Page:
Welfare Ministry to allocate NIS 1.7 billion for Committee to Fight Poverty recommendations

In June, the Committee to Fight Poverty released long-awaited recommendations to combat poverty, totaling an estimated NIS 7b. to implement.

October 6, 2014 22:50
2 minute read.
Meir Cohen and Eli Alalouf

Welfare and Social Services Minister Meir Cohen (L) and Eli Alalouf. (photo credit: AVI HAYOUN)

Welfare and Social Services Minister Meir Cohen and Eli Alalouf, head of the Committee to Fight Poverty, announced on Monday the intended allocation of NIS 1.7 billion for the implementation of the committee’s recommendations to fight poverty in the upcoming year.

“For me, this is a historic and important moment. Poverty is no longer a problem of invisible people, and its treatment is becoming the responsibility of the government in a structured, measurable and organized manner. This is the responsibility of the government, that after many years is taking responsibility,” Cohen said at the press conference announcing the allocation at the ministry’s offices in Jerusalem.

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In June, the Committee to Fight Poverty released long-awaited recommendations to combat poverty, totaling an estimated NIS 7b. to implement.

According to the annual poverty report released in December by the National Insurance Institute and the Central Bureau of Statistics, in 2012 there were 1,754,700 people, including 439,500 families and 817,200 children, living below the poverty line – 23.5 percent of the population.

The committee, which was appointed by Cohen, called to reduce the poverty rates by 40% to reach the OECD average of 11% within 10 years.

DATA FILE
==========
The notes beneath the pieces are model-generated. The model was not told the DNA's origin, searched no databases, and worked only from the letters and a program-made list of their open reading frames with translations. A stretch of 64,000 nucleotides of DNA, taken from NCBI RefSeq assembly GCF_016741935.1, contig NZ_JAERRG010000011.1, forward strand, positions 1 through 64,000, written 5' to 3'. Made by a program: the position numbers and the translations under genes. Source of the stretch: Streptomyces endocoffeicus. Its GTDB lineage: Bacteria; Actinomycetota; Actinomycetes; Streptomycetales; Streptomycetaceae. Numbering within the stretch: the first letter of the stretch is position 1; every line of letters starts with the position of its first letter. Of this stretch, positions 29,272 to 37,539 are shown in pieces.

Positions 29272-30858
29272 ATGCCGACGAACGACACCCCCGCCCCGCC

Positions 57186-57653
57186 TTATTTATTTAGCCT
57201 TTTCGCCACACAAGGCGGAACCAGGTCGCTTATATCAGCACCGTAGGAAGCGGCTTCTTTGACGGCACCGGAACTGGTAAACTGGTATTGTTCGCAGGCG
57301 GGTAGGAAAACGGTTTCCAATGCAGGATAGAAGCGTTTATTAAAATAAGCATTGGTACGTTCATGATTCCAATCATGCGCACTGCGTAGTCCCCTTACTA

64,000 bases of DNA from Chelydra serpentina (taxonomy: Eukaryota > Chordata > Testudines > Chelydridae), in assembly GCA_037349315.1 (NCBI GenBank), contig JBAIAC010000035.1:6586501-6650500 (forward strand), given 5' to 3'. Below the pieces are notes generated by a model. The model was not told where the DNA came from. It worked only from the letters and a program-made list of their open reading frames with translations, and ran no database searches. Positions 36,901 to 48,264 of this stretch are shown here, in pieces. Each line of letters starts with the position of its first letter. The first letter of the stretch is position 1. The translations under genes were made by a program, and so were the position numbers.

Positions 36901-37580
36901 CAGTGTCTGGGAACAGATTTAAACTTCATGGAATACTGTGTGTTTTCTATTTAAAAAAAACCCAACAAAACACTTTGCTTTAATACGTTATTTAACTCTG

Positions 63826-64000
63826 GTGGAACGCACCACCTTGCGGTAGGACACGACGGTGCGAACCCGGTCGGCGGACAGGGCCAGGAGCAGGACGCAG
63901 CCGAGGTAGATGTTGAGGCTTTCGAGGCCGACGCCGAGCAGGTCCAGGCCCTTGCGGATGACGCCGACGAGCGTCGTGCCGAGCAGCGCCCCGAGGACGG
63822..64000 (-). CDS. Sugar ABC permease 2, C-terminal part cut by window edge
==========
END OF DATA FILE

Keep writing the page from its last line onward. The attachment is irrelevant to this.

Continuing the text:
The committee stated that the only way to accomplish this goal is to adopt and begin implementing all the recommendations within the next three to five years.

The committee was responsible for making recommendations on the actions required by the state to combat poverty in all aspects of life.

Yet despite the lofty recommendations, the government was unable to allocate the entire portion of the required budget to implement all the necessary recommendations.

However, Cohen has been adamant in recent weeks that the recommendations of the committee would be implemented in the best possible way. Last month, at a Welfare Ministry conference, Cohen said combating poverty would be one of the ministry’s primary tasks for the upcoming year, with an emphasis on addressing poverty among the elderly.

In recent weeks, a series of interministerial meetings was held on the issue of financing the committee’s recommendations. Among the ministries involved in the implementation were the Welfare, Economy, Education, Health, Housing and Finance ministries.

“The committee’s report should be our work plan, written by the best people in the field,” Cohen said.

At the press conference, Cohen and Alalouf said the Welfare Ministry funds would be allocated to benefit a number of different issues.

Some NIS 90 million would go toward working grants for single-parent families, an additional 190,000 elderly would benefit from some NIS 320m. in pension income supplements, and NIS 200m. would be allocated toward building daycare centers.

In addition, funds are to be allocated toward centers for the implementation of rights, vocational training for the underprivileged, increasing the maintenance budget for public housing apartments, and funding drugs for needy Holocaust survivors. An additional NIS 230m. would be allocated toward reinforcing the budget for teaching hours in elementary and middle schools in low-income municipalities.

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